November 23, 2011
In one of the more generous incidents in recent prep sports memory, a Florida girls cross country team voluntarily gave up their runners-up medals and trophy to a school which they felt deserved them more, and they did so entirely of their own volition, without any influence of a coach or other adult.
On Monday, Prep Rally wrote about the Plantation (Fla.) American Heritage School girls cross country team, which was knocked out of what was eventually determined to be a second place finish at the Florida High School Athletic Association Class 2A state cross country meet because of a bizarre mix up with the timing chips on the shoes of two team members.
Those mismatched timing chips -- which are used to ensure that a runner follows the correct course and crosses the finish line and all check points -- dropped American Heritage down to a fifth place finish, even though the team felt it should have finished much higher. As it turns out, the American Heritage runners weren't alone in that sentiment, with the school that did finish in second place going to extreme lengths to let their opponents know that how they felt about American Heritage's performance.
As reported by Jacksonville's FirstCoastNews.com, the Jacksonville (Fla.) Bolles School girls cross country team, which was bumped up from third place to second in the Class 2A meet by the American Heritage disqualifications, voluntarily decided to give their runners-up medals and trophy to the team they felt should rightfully have finished there.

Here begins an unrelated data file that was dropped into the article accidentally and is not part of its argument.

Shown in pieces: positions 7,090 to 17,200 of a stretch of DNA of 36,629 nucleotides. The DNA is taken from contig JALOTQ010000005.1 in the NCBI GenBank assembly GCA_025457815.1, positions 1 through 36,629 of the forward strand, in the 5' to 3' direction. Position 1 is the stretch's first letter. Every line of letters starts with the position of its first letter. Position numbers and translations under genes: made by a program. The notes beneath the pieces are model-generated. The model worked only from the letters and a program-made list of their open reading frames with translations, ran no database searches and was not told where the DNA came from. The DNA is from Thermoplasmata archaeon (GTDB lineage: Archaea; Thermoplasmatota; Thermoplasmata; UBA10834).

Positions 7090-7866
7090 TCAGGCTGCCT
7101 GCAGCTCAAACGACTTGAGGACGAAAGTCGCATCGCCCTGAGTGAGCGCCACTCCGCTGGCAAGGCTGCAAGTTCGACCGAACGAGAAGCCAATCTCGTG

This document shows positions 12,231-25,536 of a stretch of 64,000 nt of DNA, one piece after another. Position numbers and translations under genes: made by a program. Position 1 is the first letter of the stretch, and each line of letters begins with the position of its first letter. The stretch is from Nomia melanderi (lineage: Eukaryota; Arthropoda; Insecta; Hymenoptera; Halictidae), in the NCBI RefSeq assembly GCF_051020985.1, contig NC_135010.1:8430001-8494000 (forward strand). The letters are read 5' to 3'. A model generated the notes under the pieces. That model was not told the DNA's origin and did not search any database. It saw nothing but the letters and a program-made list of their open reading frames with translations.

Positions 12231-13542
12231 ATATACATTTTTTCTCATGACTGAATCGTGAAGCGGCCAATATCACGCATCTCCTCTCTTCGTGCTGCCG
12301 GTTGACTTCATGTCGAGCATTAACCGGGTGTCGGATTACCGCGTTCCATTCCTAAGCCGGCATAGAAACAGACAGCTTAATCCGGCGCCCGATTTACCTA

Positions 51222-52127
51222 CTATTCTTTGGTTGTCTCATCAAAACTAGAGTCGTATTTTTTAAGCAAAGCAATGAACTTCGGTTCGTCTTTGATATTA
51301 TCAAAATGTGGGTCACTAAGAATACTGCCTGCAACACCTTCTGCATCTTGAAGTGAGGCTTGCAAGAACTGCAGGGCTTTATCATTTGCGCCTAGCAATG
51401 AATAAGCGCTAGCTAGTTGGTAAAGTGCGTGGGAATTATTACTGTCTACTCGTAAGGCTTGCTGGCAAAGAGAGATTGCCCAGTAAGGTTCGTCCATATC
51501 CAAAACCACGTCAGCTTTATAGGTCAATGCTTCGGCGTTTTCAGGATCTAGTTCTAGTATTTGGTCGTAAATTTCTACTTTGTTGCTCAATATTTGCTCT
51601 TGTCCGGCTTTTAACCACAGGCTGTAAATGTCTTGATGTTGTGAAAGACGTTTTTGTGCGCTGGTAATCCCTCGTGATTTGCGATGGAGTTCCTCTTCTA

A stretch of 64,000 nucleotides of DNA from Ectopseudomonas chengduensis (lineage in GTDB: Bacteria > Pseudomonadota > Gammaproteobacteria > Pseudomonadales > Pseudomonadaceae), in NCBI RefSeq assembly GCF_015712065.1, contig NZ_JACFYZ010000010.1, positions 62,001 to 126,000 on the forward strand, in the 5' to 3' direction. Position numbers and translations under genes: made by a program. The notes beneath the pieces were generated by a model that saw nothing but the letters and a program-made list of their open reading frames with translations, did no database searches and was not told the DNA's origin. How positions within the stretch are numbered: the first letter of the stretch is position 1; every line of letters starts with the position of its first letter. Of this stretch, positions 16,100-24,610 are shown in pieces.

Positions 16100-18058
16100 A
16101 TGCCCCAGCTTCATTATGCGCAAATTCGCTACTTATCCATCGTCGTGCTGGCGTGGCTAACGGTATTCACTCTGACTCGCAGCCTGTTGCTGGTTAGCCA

According to Bolles senior runner Micayla Costa, there was no debate among the Bolles team about what to do because they all knew that the American Heritage runners deserved the honor more than they did. In fact, the team had already gathered and decided to hand over their medals and trophy before Bolles cross country coach Tony Ryan could speak to them about it.
"We huddled up in a group to talk about it," Costa told FirstCoastNews. "The team decided not to keep the trophy, the medals and the runner-up title."
That meant a quick turnaround from the medal stand, where the Bolles girls had stood on the runners-up platform next to newly crowned 2A champion Miami (Fla.) Carrollton School, to a nearby huddle where the American Heritage squad was still in a state of shock over its sudden fall.
Without letting them know what they planned to do, the Bolles team members walked over to American Heritage runners and presented them with the second place medals. As one might expect, the reaction was emotional.
"I took off my medal and I gave it to [an American Heritage runner]," Bolles sophomore Lily Arnold told FirstCoastNews. "And once I put it around her neck, she started to cry."
While American Heritage's runners were the most obvious beneficiaries of the Bolles squad's immense generosity, runners from the Jacksonville school insist that they took as much away from the experience as they would have from a state title. That's saying something for a school which has a multitude of cross country and track titles to its name.
"This was worth so much more than a state championship," Arnold told FirstCoastNews.